Schools should use the premium to secure improvements in the following 5 key indicators:
Engagement of all pupils in regular physical activity
For example by:
- providing targeted activities or support to involve and encourage the least active children
- encouraging active play during break times and lunchtimes
- establishing, extending or funding attendance of school sport clubs and activities and holiday clubs, or broadening the variety offered
- adopting an active mile initiative
- raising attainment in primary school swimming to meet requirements of the national curriculum before the end of key stage 2. Every child should leave primary school able to swim
Profile of PE and sport is raised across the school as a tool for whole-school improvement
For example by:
- encouraging pupils to take on leadership or volunteer roles that support sport and physical activity within the school (such as ‘sport leader’ or peer-mentoring schemes)
- embedding physical activity into the school day through active travel to and from school, active break times and active lessons and teaching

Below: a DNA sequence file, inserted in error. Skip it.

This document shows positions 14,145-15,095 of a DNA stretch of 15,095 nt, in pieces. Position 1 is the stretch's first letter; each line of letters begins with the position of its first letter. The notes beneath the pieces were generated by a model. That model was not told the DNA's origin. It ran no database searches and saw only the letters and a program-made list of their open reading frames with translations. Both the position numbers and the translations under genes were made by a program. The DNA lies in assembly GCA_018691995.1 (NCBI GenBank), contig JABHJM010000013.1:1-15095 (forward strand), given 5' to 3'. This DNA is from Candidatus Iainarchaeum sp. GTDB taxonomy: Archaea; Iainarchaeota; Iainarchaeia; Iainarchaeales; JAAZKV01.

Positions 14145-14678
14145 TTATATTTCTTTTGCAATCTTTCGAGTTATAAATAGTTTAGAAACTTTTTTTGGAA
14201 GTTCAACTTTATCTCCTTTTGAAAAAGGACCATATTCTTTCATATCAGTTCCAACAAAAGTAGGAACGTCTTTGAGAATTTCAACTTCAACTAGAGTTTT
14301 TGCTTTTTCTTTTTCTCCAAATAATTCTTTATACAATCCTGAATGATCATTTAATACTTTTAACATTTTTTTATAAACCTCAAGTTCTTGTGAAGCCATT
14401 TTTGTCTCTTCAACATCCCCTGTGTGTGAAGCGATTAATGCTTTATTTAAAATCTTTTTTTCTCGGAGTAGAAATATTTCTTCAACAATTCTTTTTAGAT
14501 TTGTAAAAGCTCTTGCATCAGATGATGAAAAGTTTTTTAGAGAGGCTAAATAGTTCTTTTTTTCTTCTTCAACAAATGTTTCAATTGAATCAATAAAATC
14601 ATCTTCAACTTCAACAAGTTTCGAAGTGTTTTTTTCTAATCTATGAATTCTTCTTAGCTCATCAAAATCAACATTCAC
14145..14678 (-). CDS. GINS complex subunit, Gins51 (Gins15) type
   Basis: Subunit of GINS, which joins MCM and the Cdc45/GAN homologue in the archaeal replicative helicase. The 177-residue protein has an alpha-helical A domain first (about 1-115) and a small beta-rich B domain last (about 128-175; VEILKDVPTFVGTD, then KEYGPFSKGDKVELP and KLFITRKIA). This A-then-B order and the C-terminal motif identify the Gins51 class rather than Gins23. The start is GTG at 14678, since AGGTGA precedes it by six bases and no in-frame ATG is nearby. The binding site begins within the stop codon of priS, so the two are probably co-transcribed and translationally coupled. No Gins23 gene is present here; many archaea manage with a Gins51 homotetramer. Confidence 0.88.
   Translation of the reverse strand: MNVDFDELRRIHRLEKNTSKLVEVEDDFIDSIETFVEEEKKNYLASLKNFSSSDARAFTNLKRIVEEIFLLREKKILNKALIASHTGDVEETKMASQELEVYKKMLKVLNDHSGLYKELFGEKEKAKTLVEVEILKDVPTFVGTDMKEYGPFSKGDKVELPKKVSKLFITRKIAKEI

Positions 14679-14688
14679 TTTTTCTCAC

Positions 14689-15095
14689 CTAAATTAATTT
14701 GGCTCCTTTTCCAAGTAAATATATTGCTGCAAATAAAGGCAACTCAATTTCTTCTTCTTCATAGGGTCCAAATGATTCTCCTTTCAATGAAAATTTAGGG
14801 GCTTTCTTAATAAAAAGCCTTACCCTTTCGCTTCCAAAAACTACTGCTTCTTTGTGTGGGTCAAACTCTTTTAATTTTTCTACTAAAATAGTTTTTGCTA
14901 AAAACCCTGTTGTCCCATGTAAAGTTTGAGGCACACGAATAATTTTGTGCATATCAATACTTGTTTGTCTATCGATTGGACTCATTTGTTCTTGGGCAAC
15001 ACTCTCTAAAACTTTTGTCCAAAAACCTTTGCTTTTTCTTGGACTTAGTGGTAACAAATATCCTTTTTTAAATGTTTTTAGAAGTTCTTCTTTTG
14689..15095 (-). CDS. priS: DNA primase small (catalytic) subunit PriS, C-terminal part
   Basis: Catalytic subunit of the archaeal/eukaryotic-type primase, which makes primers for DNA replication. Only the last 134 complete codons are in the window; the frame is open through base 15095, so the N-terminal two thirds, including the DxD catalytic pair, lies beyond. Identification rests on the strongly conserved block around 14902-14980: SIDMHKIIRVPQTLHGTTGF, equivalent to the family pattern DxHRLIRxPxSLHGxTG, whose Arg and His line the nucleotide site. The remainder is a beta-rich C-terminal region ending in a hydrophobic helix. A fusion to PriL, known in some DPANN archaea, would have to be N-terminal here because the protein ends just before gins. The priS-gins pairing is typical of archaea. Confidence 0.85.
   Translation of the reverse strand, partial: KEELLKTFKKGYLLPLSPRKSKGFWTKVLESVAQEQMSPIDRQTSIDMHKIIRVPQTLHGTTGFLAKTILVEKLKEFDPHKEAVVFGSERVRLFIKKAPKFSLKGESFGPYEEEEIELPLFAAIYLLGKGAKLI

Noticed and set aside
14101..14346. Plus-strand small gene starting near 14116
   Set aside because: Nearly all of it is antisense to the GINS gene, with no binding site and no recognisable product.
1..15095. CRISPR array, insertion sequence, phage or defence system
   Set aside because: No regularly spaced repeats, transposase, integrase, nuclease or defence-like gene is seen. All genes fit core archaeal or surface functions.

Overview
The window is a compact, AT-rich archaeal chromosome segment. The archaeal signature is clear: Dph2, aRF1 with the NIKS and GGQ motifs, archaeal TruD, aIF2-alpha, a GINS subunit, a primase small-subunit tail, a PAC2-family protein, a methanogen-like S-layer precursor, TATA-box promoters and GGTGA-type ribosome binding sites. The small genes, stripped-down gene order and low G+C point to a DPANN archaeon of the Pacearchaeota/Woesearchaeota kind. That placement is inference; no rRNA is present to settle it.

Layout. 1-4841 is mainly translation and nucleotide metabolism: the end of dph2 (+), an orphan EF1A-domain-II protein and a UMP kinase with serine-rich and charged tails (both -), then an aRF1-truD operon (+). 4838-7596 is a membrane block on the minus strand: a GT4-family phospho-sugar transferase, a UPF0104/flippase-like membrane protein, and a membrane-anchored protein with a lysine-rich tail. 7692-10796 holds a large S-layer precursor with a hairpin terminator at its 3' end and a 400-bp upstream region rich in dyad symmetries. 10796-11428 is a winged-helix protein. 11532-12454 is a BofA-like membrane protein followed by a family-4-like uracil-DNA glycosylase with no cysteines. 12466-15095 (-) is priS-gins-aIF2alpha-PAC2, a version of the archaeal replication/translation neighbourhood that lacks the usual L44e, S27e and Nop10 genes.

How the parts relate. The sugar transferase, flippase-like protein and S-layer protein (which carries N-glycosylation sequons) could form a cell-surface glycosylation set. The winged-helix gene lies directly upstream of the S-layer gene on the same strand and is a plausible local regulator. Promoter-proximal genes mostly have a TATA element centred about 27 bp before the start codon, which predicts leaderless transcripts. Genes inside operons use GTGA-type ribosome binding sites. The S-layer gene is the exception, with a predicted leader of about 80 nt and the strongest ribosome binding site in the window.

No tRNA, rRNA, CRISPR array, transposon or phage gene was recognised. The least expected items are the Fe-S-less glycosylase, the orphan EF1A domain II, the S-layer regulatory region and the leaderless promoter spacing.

Increased confidence, knowledge and skills of all staff in teaching PE and sport
For example by:
- providing staff with professional development, mentoring, training and resources to help them teach PE and sport more effectively to all pupils, and embed physical activity across your school
- hiring qualified sports coaches to work alongside teachers to enhance or extend current opportunities
Broader experience of a range of sports and activities offered to all pupils
For example by:
- introducing new sports and physical activities (such as dance, yoga or fitness sessions) to encourage more pupils to take up sport and physical activities
- partnering with other schools to run sport activities and clubs
- providing more (or broadening the variety of) extra-curricular activities after school in the 3 to 6pm window, delivered by the school or other local sport organisations
Increased participation in competitive sport
For example by:
- increasing pupils’ participation in the School Games
- organising, coordinating or entering more sport competitions or tournaments within the school or across the local area, including those run by sporting organisations.
These Good Practice Examples produced by Active Derbyshire and Active Notts give further suggestions for how your PE and Sport Premium might be used to deliver on the 5 key indicators.
Your local Active Partnership can provide further advice on how best to use your PE and Sport Premium. Active Partnerships coordinate the local availability of PE, school sport and physical activity, and can help schools find the right sport opportunities and facilities. Where appropriate, you could also ask your local School Games Organiser for advice.